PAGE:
Elinor Williams passed away just before Thanksgiving in 2005. She was beloved and admired by all who knew her. Sentinel staff writer, Tammie Wersinger wrote the obituary featured in the Orlando Sentinel on November 22, 2005, pg. B6.
Librarian Elinor Williams Loved Books, Promoted Lifelong Learning; [Final Edition]
For nearly 30 years, Elinor Williams was on the front line of the Orange County Library System, helping tens of thousands of people find books and information. While the Orlando woman loved books and instilled that love in everyone she could, she blew the “bookwormish” librarian stereotype out of the water, said her daughter Audrey June of Alexandria, VA. “She could talk to anyone. She was so friendly and outgoing,” June said. “I used to joke that we couldn’t get through a grocery store line without talking to at least two people in line.”
Williams — who worked in several branch locations as well as the main library in downtown Orlando — died Saturday from injuries suffered in a fall. She was 60. “She was a well-loved and respected employee,” said Carla Fountain, the library’s human-resources manager. “She will be greatly missed by our staff and our patrons.”
Williams was born in Oakland but grew up in Chicago, where she received a bachelor’s degree from Chicago Teacher’s College. She went on to earn a master’s at Atlanta University, now Clark Atlanta University, in Georgia. Williams started working for the Orlando Public Library after moving here from Tampa in 1975. “Elinor was a strong, intelligent, highly energetic, verbal person who simply made an impact on others,” said John Martin, a former co-worker. “Although i only knew her in the workplace, I have to believe that her personal style and her value system must have impacted many in her non-work life, as well.”
Williams, who would often go into schools and discuss the benefits of choosing a career as a librarian, wouldn’t dish out information indiscriminately. Instead, she helped others learn how to do research for themselves. “She’d say, `I’m not going to look it up for you, but I’ll show you how you can find it,’ ” said her sister Phyllis Pelt of Hazel Crest, IL. “She wanted us to be empowered.”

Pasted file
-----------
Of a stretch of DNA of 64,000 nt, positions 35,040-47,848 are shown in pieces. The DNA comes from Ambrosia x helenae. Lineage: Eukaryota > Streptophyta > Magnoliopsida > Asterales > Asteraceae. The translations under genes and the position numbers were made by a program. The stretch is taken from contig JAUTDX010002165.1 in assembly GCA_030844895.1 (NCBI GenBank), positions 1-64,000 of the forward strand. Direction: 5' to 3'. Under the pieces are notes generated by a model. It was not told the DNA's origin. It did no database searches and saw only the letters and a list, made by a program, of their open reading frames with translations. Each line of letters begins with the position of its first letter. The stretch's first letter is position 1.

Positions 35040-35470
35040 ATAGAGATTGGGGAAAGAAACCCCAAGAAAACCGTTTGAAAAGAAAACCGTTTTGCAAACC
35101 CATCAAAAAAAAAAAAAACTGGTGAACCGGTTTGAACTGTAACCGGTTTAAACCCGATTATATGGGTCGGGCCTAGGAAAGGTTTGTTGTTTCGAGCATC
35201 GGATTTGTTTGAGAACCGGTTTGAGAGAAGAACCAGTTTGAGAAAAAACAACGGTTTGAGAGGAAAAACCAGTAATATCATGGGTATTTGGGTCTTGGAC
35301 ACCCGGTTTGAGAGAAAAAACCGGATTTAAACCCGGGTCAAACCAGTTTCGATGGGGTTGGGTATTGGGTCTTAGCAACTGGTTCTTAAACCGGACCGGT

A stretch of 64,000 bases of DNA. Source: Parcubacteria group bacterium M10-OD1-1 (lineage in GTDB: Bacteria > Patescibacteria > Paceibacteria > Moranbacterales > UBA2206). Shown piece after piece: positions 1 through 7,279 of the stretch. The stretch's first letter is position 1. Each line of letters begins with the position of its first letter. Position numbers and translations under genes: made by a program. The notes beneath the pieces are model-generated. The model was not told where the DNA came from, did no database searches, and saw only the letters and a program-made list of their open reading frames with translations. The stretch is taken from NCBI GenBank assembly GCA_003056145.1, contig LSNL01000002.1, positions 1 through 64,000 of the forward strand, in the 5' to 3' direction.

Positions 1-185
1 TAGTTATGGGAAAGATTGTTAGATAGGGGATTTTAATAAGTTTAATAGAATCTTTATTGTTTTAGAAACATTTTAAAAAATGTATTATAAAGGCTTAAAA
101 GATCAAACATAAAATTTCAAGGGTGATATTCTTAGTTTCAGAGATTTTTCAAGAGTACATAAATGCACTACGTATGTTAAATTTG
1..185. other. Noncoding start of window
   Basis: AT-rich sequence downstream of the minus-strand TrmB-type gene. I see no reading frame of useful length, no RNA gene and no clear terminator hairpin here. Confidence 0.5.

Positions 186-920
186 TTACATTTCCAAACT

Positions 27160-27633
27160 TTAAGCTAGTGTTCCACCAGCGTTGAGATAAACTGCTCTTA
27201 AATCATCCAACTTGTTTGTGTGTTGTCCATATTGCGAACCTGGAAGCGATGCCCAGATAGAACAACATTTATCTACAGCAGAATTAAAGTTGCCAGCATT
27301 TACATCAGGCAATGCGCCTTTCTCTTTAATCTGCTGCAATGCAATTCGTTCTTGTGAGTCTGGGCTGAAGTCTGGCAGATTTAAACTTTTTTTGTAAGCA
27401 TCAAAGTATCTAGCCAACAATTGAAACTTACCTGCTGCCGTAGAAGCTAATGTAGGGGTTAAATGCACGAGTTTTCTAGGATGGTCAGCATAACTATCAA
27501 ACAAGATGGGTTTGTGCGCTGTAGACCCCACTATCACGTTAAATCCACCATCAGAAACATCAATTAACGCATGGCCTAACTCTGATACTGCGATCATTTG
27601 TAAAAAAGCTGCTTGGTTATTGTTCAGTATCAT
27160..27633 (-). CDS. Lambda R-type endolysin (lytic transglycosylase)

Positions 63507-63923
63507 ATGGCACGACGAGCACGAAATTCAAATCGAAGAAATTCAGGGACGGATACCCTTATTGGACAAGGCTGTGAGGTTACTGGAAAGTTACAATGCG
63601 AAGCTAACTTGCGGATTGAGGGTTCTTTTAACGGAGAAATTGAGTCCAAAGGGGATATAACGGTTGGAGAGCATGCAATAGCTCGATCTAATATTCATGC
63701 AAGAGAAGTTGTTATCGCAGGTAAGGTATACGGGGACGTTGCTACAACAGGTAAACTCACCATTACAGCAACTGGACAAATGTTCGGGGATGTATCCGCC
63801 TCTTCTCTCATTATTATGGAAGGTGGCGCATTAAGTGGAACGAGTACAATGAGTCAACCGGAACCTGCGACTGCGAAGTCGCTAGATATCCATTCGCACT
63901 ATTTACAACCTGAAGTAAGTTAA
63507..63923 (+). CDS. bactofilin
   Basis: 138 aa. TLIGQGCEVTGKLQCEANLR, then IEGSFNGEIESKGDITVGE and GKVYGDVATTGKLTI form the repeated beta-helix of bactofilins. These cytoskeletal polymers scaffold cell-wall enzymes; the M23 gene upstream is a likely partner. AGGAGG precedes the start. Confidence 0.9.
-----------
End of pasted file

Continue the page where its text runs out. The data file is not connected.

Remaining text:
Pelt said her sister influenced three generations of family members to love books and become lifelong learners. She not only helped her siblings, but would often recommend books to her nieces and nephews. “She always told my daughter to read every book before she let my grandchildren read it,” Pelt said. “And she would ask them to send her book reports, and they would do it.”
Williams used books as a parenting tool for her own children as well. Her son and daughter had library cards as soon as they were allowed to get them, and both spent hours reading — either at the library or at home, where books filled shelves in most rooms. “She always pushed reading as an activity, as opposed to watching TV or playing video games,” said her son, David Powell of Orlando. “She was just a good example and a good mom. She always let us know she loved us and wanted the best for us.”
Williams is survived by her parents, Thomas and Dililar Powell of Orlando; three other sisters, Virginia Tate of Lansing, IL, Rosalyn Robinson of Canyon Country, Calif., and Celilar Powell of Los Angeles; two brothers, Thomas Powell Jr. of Phoenix and William Powell of Fresno, California, and two grandchildren.
Brinson’s Funeral Home, Orlando, is handling arrangements.